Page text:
I simply want to say: this war is not in my name

The march was a softly spoken warning. Next time, if there is a next time, there will be anger in the air

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I was as struck by the restrained demeanour of the people who marched to Hyde Park in London on Saturday as I was by the size of the gathering. Those who had arrived together in a group quietly chatted among themselves as they strode along Piccadilly to the park. Couples and single people were often enveloped in cocoons of silence. Banners were carried, and there were snatches of music and a certain amount of rhythmic chanting, whistle blowing of course, but little discussion or argument. New arrivals asked the police which way to go and received affable responses. The political temperature was exactly in line with the weather, close to zero.

I was as struck by the restrained demeanour of the people who marched to Hyde Park in London on Saturday as I was by the size of the gathering. Those who had arrived together in a group quietly chatted among themselves as they strode along Piccadilly to the park. Couples and single people were often enveloped in cocoons of silence. Banners were carried, and there were snatches of music and a certain amount of rhythmic chanting, whistle blowing of course, but little discussion or argument. New arrivals asked the police which way to go and received affable responses. The political temperature was exactly in line with the weather, close to zero.

In Hyde Park, the speakers said what the crowd wanted to hear and received murmured approval and generally subdued applause. Charles Kennedy, the Liberal Democrat leader, tried to make flesh creep with the news that this week, in the midst of the crisis, the House of Commons would be on holiday while the "unelected" House of Lords would be sitting. This arcane point from the Westminster hothouse rendered the audience dumb with indifference.

I don't emphasise the reticence of the crowd in order to diminish the importance of the occasion, quite the contrary. The mood was well caught by numerous posters that bore the legend "Not in Our Name". This is as far from inflammatory as a slogan can be. It is courteous. It is saying "Excuse me, Prime Minister, but I don't agree". However, it has the sort of quiet insistence that implies that "Next time, I won't be so polite". And this is the aspect that Tony Blair should consider, the softly spoken warning that one disregards at one's peril. Next time, if there is a next time, there will be anger in the air.

For there is a titanic, historic struggle going on, is there not? Why would Germany, of all countries, as well as France, get into a shouting match with the US? What causes Nato meetings to break up in public acrimony for the first time in 50 years? How come the Security Council erupts into unprecedented applause when the French Foreign Minister emotionally opposes the US? Why were there marches in so many countries involving so many people?

If we seek out the immediate reasons for each event we may miss the underlying explanation. It is this: millions of citizens and many governments are saying "no way" to the doctrine of pre-emptive attack enunciated by President Bush following the events of 11 September.

The first example happens to be Iraq. But the big issue is how the US, the world's only superpower, conducts itself. What we expect is that the US will operate through international institutions such as the UN rather than going it alone, and that it will observe treaty commitments rather than repudiate them .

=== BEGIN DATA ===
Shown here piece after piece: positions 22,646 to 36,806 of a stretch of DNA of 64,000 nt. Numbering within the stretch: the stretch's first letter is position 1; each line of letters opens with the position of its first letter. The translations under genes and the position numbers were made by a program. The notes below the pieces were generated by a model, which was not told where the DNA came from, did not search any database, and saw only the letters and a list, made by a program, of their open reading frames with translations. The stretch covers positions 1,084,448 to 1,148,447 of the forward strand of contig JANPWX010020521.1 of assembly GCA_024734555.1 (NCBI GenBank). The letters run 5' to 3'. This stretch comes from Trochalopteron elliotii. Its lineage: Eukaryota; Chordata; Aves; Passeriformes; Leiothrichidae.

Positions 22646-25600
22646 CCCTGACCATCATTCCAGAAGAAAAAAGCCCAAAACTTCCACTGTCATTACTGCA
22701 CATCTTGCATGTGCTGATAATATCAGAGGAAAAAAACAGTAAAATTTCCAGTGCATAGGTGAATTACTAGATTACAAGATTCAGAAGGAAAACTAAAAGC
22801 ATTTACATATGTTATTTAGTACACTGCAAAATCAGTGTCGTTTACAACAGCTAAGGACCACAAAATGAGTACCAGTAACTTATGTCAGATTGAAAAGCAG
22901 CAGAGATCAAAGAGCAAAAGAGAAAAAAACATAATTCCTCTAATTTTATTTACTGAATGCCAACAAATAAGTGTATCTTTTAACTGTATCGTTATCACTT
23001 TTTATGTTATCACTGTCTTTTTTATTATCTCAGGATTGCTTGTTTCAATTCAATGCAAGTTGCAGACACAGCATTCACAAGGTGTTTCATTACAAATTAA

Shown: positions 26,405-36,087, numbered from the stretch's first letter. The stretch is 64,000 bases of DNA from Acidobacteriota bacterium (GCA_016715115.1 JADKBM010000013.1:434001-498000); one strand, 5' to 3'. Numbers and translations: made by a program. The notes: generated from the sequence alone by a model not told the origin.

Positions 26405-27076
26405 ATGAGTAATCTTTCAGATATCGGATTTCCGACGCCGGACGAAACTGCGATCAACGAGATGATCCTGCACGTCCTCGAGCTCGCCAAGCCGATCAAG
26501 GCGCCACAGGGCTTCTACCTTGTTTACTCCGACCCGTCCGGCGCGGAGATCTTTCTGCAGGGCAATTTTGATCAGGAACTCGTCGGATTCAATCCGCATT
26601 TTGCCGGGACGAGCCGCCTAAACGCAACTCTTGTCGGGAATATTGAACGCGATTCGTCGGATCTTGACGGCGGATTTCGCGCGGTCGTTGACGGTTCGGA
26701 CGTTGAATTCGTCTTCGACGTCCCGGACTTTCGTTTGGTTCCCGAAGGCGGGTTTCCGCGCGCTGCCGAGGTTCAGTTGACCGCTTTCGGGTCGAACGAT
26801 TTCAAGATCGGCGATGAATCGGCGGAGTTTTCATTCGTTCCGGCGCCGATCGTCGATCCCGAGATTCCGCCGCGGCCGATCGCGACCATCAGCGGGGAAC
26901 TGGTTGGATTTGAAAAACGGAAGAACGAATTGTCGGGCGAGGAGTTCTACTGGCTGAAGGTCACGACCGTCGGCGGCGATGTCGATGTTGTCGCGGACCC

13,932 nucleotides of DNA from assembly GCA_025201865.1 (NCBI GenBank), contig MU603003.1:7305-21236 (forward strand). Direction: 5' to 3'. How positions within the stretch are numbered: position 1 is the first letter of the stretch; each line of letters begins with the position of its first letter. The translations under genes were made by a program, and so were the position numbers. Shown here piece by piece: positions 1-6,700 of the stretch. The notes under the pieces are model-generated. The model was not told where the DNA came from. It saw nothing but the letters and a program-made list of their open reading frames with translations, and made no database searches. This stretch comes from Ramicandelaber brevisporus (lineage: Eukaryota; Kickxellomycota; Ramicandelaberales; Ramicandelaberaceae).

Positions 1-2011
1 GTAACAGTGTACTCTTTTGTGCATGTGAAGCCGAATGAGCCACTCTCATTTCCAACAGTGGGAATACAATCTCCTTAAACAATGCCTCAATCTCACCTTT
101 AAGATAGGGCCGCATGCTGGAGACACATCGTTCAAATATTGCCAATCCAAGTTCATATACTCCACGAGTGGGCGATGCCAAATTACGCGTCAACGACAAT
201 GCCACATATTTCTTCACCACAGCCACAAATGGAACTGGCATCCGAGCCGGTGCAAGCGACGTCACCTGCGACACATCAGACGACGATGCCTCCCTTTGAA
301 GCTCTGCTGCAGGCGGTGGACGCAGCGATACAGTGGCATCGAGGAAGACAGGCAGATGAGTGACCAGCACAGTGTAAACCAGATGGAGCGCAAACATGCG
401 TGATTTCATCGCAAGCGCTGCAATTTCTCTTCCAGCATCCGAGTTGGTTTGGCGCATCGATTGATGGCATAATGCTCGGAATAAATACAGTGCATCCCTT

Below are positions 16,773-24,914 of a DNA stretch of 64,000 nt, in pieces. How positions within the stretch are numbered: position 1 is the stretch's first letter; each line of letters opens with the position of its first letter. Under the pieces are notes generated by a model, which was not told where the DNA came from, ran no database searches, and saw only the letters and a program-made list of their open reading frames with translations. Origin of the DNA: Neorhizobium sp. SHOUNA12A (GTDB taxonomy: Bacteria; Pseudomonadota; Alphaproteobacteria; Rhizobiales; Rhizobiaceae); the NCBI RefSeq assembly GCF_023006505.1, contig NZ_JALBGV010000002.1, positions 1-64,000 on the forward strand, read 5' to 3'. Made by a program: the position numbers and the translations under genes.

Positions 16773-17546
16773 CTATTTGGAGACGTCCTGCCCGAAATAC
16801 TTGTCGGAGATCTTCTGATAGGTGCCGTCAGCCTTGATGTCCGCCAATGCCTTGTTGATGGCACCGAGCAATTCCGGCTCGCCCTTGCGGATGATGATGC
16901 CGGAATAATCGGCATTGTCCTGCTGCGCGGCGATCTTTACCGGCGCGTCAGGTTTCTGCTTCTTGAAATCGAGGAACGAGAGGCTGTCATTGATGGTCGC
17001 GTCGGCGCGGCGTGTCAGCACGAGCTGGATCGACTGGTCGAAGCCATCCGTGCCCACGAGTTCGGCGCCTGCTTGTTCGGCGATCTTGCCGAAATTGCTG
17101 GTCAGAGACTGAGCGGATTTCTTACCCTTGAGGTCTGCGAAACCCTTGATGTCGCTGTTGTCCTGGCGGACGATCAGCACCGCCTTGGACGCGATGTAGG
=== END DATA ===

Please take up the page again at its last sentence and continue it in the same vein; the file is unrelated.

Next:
The use of pre-emptive strikes equals "might is right" and is anarchy. It is very surprising that we have got to this, but the rest of the world sees the US as an out-of-control giant liable to lash out indiscriminately and unpredictably. The struggle is to bring it back within the rules. Could it be that Mr Blair has come to understand the dangers of the new American doctrine, and is that why in his speech on Saturday he moved on to what he considers to be the safest ground, the moral case for removing a leader who inflicts such unimaginable and vile suffering on the Iraqi people?

In addition, I think, the sheer size of the London march delivered two further rebukes to the Prime Minister. At least, I would like to believe that this was so. The first one, if I am right, is the assertion that if Mr Blair continues to treat Parliament as a place of little importance, then we shall have to take to the streets a bit more often, and in larger numbers than we are used to doing. It is not the British way. It would, indeed, be very striking if the numbers engaging in street protest rose while turnout in general elections continued to decline.

The second matter is trust. The other day, as everybody now knows, Downing Street issued a document purporting to provide the latest intelligence briefing about Iraq that could be safely published without compromising sources. It turned out to be old material copied from an already published academic source that was then hyped up; the whole concoction was put together by junior press officers working for the Prime Minister. It was close to being a fraud on the public. It was certainly an insult. How many people were made more inclined to march on Saturday because of this incident? More than a few, I suspect.

Whenever the people take to the streets, it is important. And so it was on Saturday. Three-quarters of a million people had a message for the Prime Minister. As well as "Not in Our Name", another popular poster carried the words "Don't Attack Iraq". The significance of the event, however, extended well beyond that unfortunate country.

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